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Jun 06, 2013 - Jun 08, 2013     
TBD - ,
Victor Roache
OF 6-1 200   R/R

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1/20/12: Roache put together a monster sophomore season at Georgia Southern, leading the nation with 30 home runs, the most by an NCAA Division I player in eight years. That was in stark contrast to Roache’s freshman season at Georgia Southern, where he went deep just eight times. The feat was all the more remarkable because of the introduction of the less-potent BBCOR bats into the college game in 2011, which cut home runs almost in half from one year to the next. Additionally, Roache was second in the nation with 84 RBIs and 179 total bases while slugging at a .778 clip. He also jumped his batting average from .252 to .326. Roache showed no signs of a let-up through the first half of the Cape Cod League season last summer and was clearly on pace for the first triple crown in league history. Through 25 games, he was hitting .397-5-24 and stinging the ball with authority. Almost overnight, his production slipped dramatically. He batted just .183 with one homer the rest of the way, and his strikeout pace climbed at an alarming rate. He succumbed on just 13 occasions in his first 25 games; in his final 18 contests, he fanned 31 times. Overall, he hit .316-6-28, but any chance of leading the league in even one of the triple-crown categories slipped away from him. Roache’s uneven performance in summer ball left scouts puzzled. Not only did he hit with impressive power in the first half, but he had a solid approach at the plate and showed all the signs of becoming a complete hitter with his short, compact swing. Though he was prone to muscling balls out of the yard, rather than incorporating more hands and wrists in his swing, he hit every pitch in every direction of the field. The 6-foot-2, 225-pound Roache soon became a marked man throughout the Cape league, however, and began to see a steady diet of breaking balls. He began pulling off balls early with increasing regularity, and the more he struggled to make simple contact, the more he began to chase pitches out of the zone, even balls in the dirt. The reasons for his sheer inability to hit breaking balls that accounted for his dramatic drop-off in production are unclear, but the issue was raised if Roache might have been playing with a sore shoulder in the latter half of the summer season. Oddly, just as quickly as Roache’s output dipped overnight last summer in the Cape, he made a similar upsurge in performance from both his freshman year at Georgia Southern to his sophomore campaign, and from the first half of his 2011 season to the second half. A product of a Michigan high school, Roache was hardly recruited by a non-Michigan college and somewhat predictably struggled in his first year facing college pitching. He lacked polish in all phases of his game. Moreover, Roache didn't play summer ball after his freshman year as he spent several months recovering from a broken ankle that required eight screws and a metal plate to be inserted. Needless to say, expectations were low for Roache entering the 2011 college season and he didn’t get off to an especially hot start, homering just six times in his first 25 games. From that point on, he went on a tear, finishing six home runs ahead of his closest pursuer. He was just one of six D-I players to hit at least 20 homers. Roache’s raw power stems mainly from the brute strength in his powerful frame, but scouts attributed his sudden resurgence midway through last season to minor adjustments in his swing, notably in his ability to lay off pitches out of the strike zone or those he couldn’t drive with authority. Beyond his exploits with the bat, Roache shows average tools in the field and on the bases. He should be able to hold his own on an outfield corner, possibly even right field. Though he flashed an average arm most of the spring and summer, about 100 scouts saw him unleash his best throw of the Cape Cod League season from right field in the league all-star game. An average runner, he does not profile as a base stealer. On the basis of his big spring performance at Georgia Southern and stellar showing through the first half of the Cape season, Roache would normally be a solid candidate for the top half of the first round in 2012. But because of his wild inconsistency, his draft worthiness now comes with a degree of risk, and it’s safe to say he will have to prove himself again this spring that he’s a legitimate power hitter.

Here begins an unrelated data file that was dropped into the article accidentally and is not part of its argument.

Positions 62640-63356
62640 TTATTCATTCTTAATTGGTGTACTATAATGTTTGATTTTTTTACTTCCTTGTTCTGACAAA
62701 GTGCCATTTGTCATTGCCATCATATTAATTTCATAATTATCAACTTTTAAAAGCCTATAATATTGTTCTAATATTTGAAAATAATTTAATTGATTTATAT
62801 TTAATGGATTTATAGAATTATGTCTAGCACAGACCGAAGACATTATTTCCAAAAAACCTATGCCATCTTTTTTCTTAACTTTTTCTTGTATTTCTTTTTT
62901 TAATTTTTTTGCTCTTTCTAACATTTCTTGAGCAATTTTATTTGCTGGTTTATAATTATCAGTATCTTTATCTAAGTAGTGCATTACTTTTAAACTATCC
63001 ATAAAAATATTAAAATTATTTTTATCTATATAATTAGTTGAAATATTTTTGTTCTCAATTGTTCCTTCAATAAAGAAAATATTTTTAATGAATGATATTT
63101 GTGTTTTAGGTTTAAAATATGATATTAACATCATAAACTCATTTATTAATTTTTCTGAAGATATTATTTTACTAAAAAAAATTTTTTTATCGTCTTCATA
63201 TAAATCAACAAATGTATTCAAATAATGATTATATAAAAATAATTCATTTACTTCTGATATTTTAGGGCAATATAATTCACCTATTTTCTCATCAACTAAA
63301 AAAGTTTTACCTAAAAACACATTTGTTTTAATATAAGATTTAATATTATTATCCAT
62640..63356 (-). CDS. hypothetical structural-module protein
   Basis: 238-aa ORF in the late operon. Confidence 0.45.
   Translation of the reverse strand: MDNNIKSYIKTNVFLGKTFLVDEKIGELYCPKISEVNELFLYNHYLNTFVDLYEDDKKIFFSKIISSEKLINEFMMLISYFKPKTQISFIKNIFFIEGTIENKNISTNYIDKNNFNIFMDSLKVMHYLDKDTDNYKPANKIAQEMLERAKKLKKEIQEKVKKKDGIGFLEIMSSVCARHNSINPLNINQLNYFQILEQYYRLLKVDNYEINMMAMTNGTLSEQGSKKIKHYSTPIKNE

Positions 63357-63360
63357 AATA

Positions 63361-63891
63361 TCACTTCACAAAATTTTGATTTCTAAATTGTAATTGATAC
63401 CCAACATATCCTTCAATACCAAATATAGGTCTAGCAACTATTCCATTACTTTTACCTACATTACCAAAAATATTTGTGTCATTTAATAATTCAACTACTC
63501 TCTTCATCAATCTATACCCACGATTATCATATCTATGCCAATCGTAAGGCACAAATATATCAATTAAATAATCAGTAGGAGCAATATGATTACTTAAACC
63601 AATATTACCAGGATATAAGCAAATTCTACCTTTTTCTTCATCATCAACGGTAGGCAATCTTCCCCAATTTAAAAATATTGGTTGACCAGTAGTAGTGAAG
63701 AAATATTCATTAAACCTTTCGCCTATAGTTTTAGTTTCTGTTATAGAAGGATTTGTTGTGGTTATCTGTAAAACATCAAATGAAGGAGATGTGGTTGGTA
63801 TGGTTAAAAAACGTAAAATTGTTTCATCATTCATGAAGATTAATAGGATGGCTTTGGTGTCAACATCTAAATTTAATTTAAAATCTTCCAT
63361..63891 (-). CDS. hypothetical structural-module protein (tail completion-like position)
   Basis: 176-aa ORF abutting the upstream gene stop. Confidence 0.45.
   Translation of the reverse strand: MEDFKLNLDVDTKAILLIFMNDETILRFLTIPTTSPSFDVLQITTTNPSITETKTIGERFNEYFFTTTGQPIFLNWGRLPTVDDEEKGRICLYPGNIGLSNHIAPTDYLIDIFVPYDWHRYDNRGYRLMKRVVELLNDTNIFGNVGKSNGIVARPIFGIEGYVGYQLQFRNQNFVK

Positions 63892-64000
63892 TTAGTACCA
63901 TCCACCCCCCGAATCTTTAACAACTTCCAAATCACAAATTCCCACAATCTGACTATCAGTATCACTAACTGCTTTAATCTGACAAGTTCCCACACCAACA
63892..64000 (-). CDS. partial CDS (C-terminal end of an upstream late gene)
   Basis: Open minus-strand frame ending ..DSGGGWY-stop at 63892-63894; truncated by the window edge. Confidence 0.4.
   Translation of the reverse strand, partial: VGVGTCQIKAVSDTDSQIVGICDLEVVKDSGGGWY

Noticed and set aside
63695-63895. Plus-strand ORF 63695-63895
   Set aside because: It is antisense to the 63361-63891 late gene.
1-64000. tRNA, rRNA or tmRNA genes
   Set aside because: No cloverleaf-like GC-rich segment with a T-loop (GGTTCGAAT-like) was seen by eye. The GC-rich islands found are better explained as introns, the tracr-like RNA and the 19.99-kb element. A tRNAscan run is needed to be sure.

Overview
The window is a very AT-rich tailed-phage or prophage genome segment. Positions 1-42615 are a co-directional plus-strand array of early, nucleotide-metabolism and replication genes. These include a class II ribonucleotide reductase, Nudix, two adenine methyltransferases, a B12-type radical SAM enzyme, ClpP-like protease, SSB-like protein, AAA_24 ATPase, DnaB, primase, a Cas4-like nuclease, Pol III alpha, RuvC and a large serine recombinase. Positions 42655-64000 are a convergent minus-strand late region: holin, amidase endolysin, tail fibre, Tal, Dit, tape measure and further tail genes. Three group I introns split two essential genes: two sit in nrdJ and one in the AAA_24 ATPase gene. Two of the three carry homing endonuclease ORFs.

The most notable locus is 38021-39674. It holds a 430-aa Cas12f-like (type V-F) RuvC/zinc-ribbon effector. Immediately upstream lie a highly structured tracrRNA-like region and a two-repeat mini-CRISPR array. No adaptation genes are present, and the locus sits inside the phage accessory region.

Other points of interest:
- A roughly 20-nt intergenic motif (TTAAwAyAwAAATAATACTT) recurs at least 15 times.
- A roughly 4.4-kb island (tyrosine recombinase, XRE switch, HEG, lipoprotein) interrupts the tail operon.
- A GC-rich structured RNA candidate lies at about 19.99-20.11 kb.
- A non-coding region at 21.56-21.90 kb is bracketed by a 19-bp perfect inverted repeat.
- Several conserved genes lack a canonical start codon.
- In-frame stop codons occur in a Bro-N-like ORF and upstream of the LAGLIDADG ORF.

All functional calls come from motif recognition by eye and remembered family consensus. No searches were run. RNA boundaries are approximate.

Oct 23, 2008 - Oct 27, 2008   Bo Jackson Midwest  23
Roger Dean Complex - Jupiter, FL
Victor Roache
OF 6-1 200   R/R

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Sep 06, 2008 - Sep 07, 2008   Midwest Redbirds  12
Wrigley Field - Chicago, IL
Victor Roache
OF 6-1 200   R/R

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